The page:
In this issue of the JCI, Niedermaier and colleagues demonstrate that a chromosomal inversion in mice results in dysregulation of Sonic hedgehog (Shh), such that Shh is ectopically expressed in a skeletogenic domain typically occupied by Indian hedgehog (Ihh). This molecular reversal eliminates phalangeal joint spaces, and consequently, Short digits (Dsh) heterozygotes (Dsh/+) have brachydactyly (shortened digits). Ihh is normally downregulated in regions that will become the joint space, but in Dsh/+ mice, Shh bypasses this regulatory control and persists; accordingly, cells maintain their chondrogenic fate and the developed digits are shorter than normal. The significance of these data extends far beyond the field of skeletal biology: they hint at the very real possibility that the endogenous Shh regulatory region contains a repressor designed to segregate the activity of Shh from Ihh. The existence of such a repressor provides a window into the distant past, revealing that Shh and Ihh must once have shared responsibilities in establishing tissue boundaries and orchestrating vertebrate tissue morphogenesis.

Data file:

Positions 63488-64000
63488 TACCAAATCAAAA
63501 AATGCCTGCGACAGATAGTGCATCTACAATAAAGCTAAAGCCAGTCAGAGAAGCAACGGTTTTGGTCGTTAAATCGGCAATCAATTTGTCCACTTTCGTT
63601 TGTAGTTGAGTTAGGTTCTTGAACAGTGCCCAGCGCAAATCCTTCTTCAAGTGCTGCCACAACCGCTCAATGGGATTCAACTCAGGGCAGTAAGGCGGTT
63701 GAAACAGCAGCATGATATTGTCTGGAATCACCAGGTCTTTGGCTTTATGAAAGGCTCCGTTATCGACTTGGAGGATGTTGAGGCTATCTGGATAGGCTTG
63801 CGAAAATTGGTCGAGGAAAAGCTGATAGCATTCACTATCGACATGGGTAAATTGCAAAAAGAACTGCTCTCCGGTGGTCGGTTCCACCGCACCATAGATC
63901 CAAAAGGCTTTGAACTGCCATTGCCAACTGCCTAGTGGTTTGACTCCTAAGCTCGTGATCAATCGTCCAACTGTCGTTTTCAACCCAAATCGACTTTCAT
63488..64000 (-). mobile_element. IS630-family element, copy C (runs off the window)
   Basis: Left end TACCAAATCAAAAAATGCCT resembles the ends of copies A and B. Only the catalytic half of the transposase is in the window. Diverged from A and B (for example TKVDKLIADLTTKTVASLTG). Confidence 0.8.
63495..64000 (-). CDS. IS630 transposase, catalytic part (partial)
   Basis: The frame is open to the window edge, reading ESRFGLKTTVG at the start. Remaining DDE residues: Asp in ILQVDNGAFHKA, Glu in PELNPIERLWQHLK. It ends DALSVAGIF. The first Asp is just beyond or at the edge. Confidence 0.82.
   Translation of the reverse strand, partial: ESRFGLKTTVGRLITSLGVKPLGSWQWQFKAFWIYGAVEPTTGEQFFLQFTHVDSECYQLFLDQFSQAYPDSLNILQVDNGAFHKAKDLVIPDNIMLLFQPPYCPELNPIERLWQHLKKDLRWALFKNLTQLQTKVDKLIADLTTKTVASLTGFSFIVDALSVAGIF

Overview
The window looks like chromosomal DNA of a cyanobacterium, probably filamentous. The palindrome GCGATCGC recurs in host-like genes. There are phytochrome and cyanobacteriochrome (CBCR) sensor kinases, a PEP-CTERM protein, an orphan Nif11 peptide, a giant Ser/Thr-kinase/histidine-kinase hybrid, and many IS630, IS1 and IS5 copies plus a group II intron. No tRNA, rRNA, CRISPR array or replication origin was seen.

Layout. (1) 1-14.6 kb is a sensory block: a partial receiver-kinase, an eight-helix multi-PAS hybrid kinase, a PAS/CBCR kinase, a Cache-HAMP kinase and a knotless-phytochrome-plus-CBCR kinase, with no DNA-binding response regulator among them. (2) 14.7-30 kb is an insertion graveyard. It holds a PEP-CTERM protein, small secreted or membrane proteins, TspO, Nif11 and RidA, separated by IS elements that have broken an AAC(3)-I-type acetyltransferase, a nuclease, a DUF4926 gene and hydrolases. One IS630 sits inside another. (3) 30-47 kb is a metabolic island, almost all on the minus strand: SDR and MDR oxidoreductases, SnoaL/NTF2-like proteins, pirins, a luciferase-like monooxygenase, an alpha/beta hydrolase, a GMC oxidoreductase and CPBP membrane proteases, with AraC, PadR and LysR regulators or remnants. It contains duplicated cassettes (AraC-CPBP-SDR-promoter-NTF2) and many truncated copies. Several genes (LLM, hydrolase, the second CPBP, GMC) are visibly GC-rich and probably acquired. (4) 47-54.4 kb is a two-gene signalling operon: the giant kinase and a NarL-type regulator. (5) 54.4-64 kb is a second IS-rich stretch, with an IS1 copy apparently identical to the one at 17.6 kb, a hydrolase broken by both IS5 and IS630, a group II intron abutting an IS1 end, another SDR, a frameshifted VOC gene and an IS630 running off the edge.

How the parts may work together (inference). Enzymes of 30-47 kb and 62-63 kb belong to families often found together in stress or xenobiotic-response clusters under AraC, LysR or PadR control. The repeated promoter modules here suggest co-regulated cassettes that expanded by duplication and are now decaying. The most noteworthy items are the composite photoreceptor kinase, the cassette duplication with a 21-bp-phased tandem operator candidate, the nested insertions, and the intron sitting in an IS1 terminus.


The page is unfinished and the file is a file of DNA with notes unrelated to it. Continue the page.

Luis de la Fuente, Jill A. Helms
Guidelines: The Editorial Board will only consider letters that we deem relevant and of interest to our readers. We will not post data that have not been subjected to peer review, nor will we post letters that are essentially a reiteration of another letter. All accepted letters will be posted on our website within one week of acceptance. We reserve the right to edit any letter for length, content, and clarity. Authors of all accepted letters will be asked to preview any changes. Authors will be notified by e-mail if their letters were not accepted. As this is a final decision, no appeals will be considered.
Specific requirements: All letters must be 400 words or fewer. You may enter the letter as plain text or HTML. The author's name and e-mail address are required, and will be posted with the letter. All possible conflicts of interest must be noted, even if they are not posted. If you wish to include a figure (keep in mind that non-peer-reviewed data will not be posted), please contact the editors directly at email@example.com.